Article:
Recently, Facebook has been promoting native Facebook video to businesses as another way to advertise on Facebook.
The Potential for Facebook Video
Will this move make waves?
After all, Facebook video already generates around 3 billion views per day. While Facebook hasn’t been forthcoming about monetization strategies, previous experiments with the format hint at a few possibilities…
Just a few months ago, NFL and Verizon launched a joint video venture on the social network. The clips included game highlights and replays. And they were followed by Verizon post-roll ads.
Though these videos were simply “a small video sponsorship test,” as one Facebook spokesperson put it, this small “test” hints at the direction native video could be taking.
In this case, Verizon paid to promote the video while the NFL and Facebook split the revenue.
Facebook appears to be cautious about rolling out large scale changes and is limiting the current tests to the NFL and Fox Sports. As Noah Mallin, the head of social at MEC, told Digiday, “When you look at creating timely videos, sports content can do really well.”
He also pointed out that this move could be interpreted as a “shot over Twitter’s bow,” since it echoes a similar tactic tried by Twitter last year…with the same sponsors.
Mallin is referencing Twitter’s Amplify program, which allows media companies to distribute video clips and ads inside users’ Twitter feeds. The NFL and Twitter distributed pre-sold ad inventory which was, again, sponsored by Verizon.
And, just like Facebook’s recent experiment, Twitter and the TV companies split the ad revenue.
Like other major social networking sites, Twitter is exploring the potential of video advertising and autoplay videos. Between Facebook and YouTube, Twitter is up against some stiff competition, though…
The Video Showdown Begins…
As contently pointed out, Facebook and Twitter are vying for some video market share. In the summer of 2014, Facebook claimed they were averaging 1 billion views per day. And, as mentioned, that number is now up to around 3 billion.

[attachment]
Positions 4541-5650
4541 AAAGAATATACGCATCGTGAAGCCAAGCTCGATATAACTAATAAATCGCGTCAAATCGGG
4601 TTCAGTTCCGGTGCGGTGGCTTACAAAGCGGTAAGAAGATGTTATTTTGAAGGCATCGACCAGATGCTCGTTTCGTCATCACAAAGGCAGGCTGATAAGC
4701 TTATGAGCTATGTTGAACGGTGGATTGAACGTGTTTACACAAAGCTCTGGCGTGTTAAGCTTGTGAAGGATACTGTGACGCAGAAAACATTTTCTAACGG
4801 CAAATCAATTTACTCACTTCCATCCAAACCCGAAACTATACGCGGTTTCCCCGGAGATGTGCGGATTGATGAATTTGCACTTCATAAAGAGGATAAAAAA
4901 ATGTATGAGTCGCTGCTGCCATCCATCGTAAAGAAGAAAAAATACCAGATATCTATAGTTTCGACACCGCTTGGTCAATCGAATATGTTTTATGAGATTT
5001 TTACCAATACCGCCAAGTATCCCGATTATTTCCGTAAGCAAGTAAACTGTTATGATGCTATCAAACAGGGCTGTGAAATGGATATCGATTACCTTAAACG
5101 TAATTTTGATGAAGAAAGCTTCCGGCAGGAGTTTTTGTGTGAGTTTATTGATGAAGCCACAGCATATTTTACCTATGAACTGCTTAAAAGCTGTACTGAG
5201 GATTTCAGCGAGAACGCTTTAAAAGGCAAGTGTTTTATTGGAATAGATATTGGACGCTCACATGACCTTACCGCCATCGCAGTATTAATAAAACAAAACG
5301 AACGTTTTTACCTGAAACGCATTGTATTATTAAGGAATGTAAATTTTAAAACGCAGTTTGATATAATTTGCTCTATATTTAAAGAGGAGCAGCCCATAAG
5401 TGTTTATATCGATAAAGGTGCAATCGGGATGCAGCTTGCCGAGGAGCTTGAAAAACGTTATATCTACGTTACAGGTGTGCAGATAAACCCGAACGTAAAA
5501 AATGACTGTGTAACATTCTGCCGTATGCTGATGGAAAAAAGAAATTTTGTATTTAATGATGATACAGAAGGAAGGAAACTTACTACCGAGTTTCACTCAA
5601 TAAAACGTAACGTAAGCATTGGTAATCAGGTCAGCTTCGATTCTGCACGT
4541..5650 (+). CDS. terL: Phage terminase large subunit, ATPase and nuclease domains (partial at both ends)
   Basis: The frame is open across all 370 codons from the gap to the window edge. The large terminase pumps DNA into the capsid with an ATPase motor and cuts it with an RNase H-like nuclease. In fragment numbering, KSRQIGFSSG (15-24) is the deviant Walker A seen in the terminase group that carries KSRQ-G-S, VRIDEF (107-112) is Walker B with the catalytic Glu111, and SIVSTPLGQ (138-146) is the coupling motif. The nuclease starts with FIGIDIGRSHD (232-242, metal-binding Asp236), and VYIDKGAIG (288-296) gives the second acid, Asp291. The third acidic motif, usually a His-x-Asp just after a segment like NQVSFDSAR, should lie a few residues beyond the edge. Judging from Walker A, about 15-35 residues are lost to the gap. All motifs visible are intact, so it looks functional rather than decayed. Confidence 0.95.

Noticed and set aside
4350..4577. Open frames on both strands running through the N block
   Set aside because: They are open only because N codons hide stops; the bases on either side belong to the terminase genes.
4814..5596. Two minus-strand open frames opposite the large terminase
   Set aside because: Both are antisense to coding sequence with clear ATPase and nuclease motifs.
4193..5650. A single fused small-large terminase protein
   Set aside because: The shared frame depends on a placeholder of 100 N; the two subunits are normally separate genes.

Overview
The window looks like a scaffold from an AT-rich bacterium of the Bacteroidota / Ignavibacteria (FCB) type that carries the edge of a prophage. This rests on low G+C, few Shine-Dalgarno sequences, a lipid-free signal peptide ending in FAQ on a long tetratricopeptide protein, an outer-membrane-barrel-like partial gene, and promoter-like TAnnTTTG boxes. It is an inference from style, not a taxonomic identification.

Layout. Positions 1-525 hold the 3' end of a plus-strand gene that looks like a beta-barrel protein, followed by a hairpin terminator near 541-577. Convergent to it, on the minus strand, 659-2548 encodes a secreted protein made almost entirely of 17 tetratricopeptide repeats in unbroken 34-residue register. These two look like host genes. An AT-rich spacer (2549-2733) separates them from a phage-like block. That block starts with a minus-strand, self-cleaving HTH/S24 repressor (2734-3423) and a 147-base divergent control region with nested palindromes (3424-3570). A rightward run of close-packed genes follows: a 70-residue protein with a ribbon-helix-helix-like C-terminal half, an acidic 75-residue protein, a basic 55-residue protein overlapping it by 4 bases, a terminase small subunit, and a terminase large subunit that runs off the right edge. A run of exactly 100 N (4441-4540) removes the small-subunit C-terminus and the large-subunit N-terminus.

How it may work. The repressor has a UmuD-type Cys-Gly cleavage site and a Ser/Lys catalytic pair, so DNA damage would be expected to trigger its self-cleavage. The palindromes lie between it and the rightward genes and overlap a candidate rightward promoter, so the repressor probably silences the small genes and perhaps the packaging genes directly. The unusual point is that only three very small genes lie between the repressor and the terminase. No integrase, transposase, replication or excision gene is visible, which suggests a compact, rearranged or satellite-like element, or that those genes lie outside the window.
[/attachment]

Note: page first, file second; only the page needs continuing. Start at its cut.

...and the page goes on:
These types of numbers may hint that YouTube’s future as the video kingpin isn’t so assured. Anecdotal evidence from small-time marketers have even led them to question the usefulness of YouTube marketing.
One woman asked social media marketer Gary Vaynerchuck why her Facebook video received 2700 views and 35 shares versus her YouTube counterpart, which took a year to reach that same number. Her question: should she focus on creating videos for Facebook only?
Vaynerchuck replied that she should make both Facebook and YouTube videos. And he also advised that she should make sure she received that many views and not simply that many impressions.
However, her experience and her question still points to the possibility that YouTube may be facing some big challenges in the months and years to come.
And Facebook isn’t sitting idly by either. They are making things as difficult as possible for YouTube to be promoted inside Facebook.
1. The Facebook video player looks much better.
As Contently noted, Facebook’s native video player looks “big, bright and beautiful.” On the other hand, YouTube’s video player “is made to seem as ugly as possible.
2. YouTube videos are now incompatible with Sponsored Posts. Or so Facebook claims…
And they’ve effectively barred YouTube links from Sponsored Posts. Businesses who try to include YouTube links will be told the bad news.
And the result of this strong-arming has been positive for Facebook. Mashable reports that YouTube videos are declining in engagement and shares.
What These Trends Mean for Marketers
Most of all:
Facebook is clearly focused on video and dynamic image-based content, so marketers should be as well.
The above trends clearly demonstrate that video is going to be one of the major platforms of the future.
In fact, Zuckerberg made several predictions about the future of Facebook. Among his predictions were the facts that we would be messaging people via “photos or SMS than the old web interface.” Down the road, he said, expect to see more augmented reality and virtual reality technology that delivers rich, context-driven information.
And this may be why he invested $2 billion in Oculus.
An unassuming Facebook blog post told Facebook users and content creators that “the number of video posts per person has increased 75% globally and 94% in the US.” Also, they said that a video “will be part of News Feed.”
Naturally, since YouTube is becoming such an unattractive option for Facebook users, that only leaves Facebook Video.
As Facebook, Twitter, and other social channels ramp up their efforts in the video realm, marketers would be wise to take heed. After all, these efforts reflect consumer demand: since people want more video, they are likely to pay more attention to video than to other forms of media.
To ride the wave, then, marketers should start exploring native video and video advertising. That way, they’ll be ready when these options become ubiquitous.